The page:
Naming rights for Bradley Center sold to BMO Harris

The Bradley Center has a new name and new life.

Representatives of the Metropolitan Milwaukee Association of Commerce, the Bradley Center, the Milwaukee Bucks and BMO Harris Bank announced Monday that, beginning immediately, the Bradley Center will be known as the BMO Harris Bradley Center.

The new name has already appeared on the electronic sign outside the nearly 24-year-old facility.

The name change also represents a shift in position for Lynde Bradley Uihlein and David V. Uihlein Jr., the daughter and son of the late philanthropist Jane Bradley Pettit. It was Jane Bradley Pettit's $93 million donation that led to the construction of the Bradley Center in memory of her father, Harry Lynde Bradley. Four years ago, the family said selling the naming rights would degrade their mother's gift.

The BMO Harris contribution, coupled with significant sponsorship commitments from Harley-Davidson, Kohl's, Northwestern Mutual and Rockwell Automation as well as other companies, totals more than $18 million over six years.

The BMO Harris naming rights component of the financial commitment is believed to be more than $1 million a year.

In all, the additional revenue amounts to a significant financial shot in the arm for the Bradley Center and its major tenants, and is expected to provide a fiscal bridge of sorts between now and potential construction of a new multipurpose arena.

MMAC president Timothy Sheehy said the injection of new revenue is "the beginning of the story and not the end of the story" toward a potential public-private partnership that could result in a new arena.

"Great cities make those kinds of investments in the future," Sheehy said.

"If we're going to be successful here at the Bradley Center and be successful going forward, we will need the support of the owner, the business community, the city and the state," Sheehy said.

Brad Chapin, BMO Harris' executive vice president, called the announcement "an important day for our community."

"It's about stepping up and playing the role we have historically played and will continue to play, not only in this community, but other communities where we live and work, where we employ people and where we have customers," Chapin said.

Of prime importance was the family's support for the name change. "We are grateful for the community's support in working to ensure the continued viability of the Bradley Center," the Uihleins said in a statement. "And, we support solutions that preserve the integrity of our family's gift to build the Bradley Center as well as ensure the success of the Bucks as Milwaukee's franchise."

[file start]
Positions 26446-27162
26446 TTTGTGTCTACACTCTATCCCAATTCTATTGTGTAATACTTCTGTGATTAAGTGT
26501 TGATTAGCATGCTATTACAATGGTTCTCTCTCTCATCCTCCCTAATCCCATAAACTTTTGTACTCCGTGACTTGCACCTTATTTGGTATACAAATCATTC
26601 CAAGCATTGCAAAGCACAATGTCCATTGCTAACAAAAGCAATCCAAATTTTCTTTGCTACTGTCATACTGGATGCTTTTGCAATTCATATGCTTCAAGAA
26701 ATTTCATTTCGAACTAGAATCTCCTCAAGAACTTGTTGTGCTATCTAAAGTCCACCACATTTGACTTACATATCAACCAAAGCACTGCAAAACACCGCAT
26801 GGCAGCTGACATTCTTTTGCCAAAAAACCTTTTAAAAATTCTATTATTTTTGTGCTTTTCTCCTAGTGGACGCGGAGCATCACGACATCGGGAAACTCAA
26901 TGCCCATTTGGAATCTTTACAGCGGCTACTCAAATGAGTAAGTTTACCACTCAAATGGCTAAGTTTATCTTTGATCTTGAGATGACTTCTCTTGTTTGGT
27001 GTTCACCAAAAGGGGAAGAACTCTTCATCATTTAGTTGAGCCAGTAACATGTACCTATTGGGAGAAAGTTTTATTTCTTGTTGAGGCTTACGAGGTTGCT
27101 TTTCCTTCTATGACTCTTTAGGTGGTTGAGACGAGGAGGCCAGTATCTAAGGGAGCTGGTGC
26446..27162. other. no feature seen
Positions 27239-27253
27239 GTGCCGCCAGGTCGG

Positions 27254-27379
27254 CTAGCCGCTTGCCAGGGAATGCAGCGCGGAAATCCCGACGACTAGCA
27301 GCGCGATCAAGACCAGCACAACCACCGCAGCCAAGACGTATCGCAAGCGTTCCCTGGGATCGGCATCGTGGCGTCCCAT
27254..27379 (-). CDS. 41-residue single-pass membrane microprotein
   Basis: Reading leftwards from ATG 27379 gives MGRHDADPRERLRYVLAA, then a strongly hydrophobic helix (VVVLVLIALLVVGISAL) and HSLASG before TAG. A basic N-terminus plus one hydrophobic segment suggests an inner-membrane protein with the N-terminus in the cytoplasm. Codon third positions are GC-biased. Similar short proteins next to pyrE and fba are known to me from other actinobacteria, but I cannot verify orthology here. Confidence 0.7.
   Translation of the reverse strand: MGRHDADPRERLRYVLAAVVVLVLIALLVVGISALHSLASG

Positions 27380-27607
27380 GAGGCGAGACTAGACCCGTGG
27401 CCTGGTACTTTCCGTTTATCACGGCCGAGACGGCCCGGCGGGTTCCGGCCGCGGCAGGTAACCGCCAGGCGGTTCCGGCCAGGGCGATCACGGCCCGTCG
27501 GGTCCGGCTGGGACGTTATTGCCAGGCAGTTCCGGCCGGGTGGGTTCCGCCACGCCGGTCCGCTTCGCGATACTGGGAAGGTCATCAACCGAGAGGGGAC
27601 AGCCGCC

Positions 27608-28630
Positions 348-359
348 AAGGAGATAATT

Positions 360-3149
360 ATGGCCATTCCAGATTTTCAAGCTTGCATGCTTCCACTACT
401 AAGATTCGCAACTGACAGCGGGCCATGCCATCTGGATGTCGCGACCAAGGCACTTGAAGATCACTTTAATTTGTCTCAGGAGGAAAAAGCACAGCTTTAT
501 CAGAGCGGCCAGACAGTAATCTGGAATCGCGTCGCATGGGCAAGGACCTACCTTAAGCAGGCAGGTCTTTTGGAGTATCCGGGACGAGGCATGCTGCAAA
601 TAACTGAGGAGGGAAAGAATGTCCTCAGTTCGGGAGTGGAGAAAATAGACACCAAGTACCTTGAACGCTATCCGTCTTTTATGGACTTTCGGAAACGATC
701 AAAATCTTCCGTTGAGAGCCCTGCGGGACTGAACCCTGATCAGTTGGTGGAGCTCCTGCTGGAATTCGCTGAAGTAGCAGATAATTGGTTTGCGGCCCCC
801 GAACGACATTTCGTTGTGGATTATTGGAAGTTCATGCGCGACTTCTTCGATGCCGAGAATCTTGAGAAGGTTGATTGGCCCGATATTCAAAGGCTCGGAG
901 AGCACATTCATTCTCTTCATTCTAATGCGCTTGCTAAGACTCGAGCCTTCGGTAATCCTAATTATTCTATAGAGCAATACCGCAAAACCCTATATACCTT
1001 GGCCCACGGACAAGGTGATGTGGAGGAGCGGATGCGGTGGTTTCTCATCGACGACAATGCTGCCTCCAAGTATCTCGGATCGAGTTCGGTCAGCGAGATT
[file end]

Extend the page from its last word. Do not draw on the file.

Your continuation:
"The Bradley Center will remain on this building for as long as this building exists," said Marc Marotta, chairman of the Bradley Center board.

Sheehy worked with the Bradley Center and the Bucks to secure additional corporate support to give the Bradley Center new revenue. Marotta said the injection of financial support will help extend the life of the building. At the same time, it buys time to discuss, plan and potentially build a replacement.

"We do have to make the case out there and bring people along faster than we have normally brought them along about what value it is to have a venue that enables us to be a big-time city, a viable sports and entertainment venue," Marotta said.

Sheehy has dubbed the sponsorship effort the Champions of the Community. Other corporate supporters include A.O. Smith Corp., Actuant, Addison Clifton LLC, Associated Bank, Bank Mutual Corp., Baptista's Bakery, Children's Hospital of Wisconsin, Fiduciary Management Inc., Fiserv Inc., Fred Luber, Manpower, MGIC, the MMAC, Michael Best & Friedrich LLP, MillerCoors, Park Bank, Potawatomi Bingo, PS Capital Partners LLC, Robert W. Baird & Co., Victory Personnel Services, Waukesha Metro Products and WE Energies.

Marotta and Steve Costello, president of the Bradley Center, said the additional revenue would enable Bradley Center officials to maintain the building and extend its life. Currently, the Bradley Center has a plant fund - a kind of rainy-day fund - totaling $2.1 million. Years ago, it was as high as $10 million.

The Bradley Center is viewed as an arena that does not meet current NBA standards. It is considerably smaller, in terms of square footage, than most newer arenas, it has no club seats (most arenas have more than 2,000); and it doesn't have enough lower bowl seats.

BMO Harris also announced a separate six-year sponsorship agreement with the Bucks. The bank also has a sponsorship deal with the Chicago Bulls.

The Bradley Center annually draws about 1.5 million people a year to sporting events, concerts, family and special events. It is the home of the Bucks; the Milwaukee Admirals of the American Hockey League; the Marquette University Golden Eagles men's basketball team, members of the Big East Conference; and the Milwaukee Mustangs of the Arena Football League.

The announcement also is likely to speed up announcement of a new, multi-year lease between the Bradley Center and the Bucks. The Bucks did not have a lease this past season, but Marotta said the infusion of new corporate support could lead to a multi-year lease.

"This should be enough to get us from today to a new arena," Marotta said. (source Milwaukee Journal Sentinel)